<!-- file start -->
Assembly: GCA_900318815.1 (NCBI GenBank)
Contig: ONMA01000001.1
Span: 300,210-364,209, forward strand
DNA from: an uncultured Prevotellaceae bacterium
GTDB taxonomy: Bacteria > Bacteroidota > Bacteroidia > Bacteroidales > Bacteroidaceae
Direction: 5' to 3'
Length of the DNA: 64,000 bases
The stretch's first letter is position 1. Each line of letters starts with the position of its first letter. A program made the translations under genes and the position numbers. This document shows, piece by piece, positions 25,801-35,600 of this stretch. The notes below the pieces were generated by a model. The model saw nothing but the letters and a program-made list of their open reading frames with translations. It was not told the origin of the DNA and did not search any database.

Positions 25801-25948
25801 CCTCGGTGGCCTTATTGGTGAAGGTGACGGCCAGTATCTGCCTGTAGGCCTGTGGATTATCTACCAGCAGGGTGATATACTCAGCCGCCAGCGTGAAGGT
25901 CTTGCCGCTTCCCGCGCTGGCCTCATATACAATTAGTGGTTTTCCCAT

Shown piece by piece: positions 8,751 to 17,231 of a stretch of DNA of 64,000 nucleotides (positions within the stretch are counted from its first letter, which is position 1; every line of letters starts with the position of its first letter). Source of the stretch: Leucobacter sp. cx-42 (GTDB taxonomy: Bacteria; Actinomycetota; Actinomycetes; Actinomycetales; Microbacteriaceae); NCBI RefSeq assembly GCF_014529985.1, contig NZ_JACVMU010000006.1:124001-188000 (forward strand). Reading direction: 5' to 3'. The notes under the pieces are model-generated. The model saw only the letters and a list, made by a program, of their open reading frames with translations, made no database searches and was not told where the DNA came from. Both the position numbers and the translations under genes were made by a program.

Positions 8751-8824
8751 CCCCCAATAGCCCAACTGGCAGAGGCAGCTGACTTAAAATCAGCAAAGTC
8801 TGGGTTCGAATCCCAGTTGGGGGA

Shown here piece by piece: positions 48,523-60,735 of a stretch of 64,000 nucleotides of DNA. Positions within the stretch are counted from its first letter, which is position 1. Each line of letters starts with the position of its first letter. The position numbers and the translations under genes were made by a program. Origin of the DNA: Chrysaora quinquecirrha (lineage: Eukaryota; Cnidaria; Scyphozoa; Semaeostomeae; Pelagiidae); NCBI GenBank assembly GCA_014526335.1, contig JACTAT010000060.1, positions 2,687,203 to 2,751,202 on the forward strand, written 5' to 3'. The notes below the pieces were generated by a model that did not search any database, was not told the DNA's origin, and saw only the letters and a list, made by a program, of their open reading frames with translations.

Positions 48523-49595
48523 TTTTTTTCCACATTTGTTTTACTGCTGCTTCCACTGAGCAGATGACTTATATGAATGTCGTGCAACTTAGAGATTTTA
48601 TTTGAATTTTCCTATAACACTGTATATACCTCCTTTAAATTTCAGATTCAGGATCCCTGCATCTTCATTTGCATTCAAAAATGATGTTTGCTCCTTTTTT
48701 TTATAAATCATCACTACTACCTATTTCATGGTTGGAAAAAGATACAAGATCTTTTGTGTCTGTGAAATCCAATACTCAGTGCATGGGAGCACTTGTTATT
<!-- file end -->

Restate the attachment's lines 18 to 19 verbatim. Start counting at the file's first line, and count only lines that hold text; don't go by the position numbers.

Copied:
48523 TTTTTTTCCACATTTGTTTTACTGCTGCTTCCACTGAGCAGATGACTTATATGAATGTCGTGCAACTTAGAGATTTTA
48601 TTTGAATTTTCCTATAACACTGTATATACCTCCTTTAAATTTCAGATTCAGGATCCCTGCATCTTCATTTGCATTCAAAAATGATGTTTGCTCCTTTTTT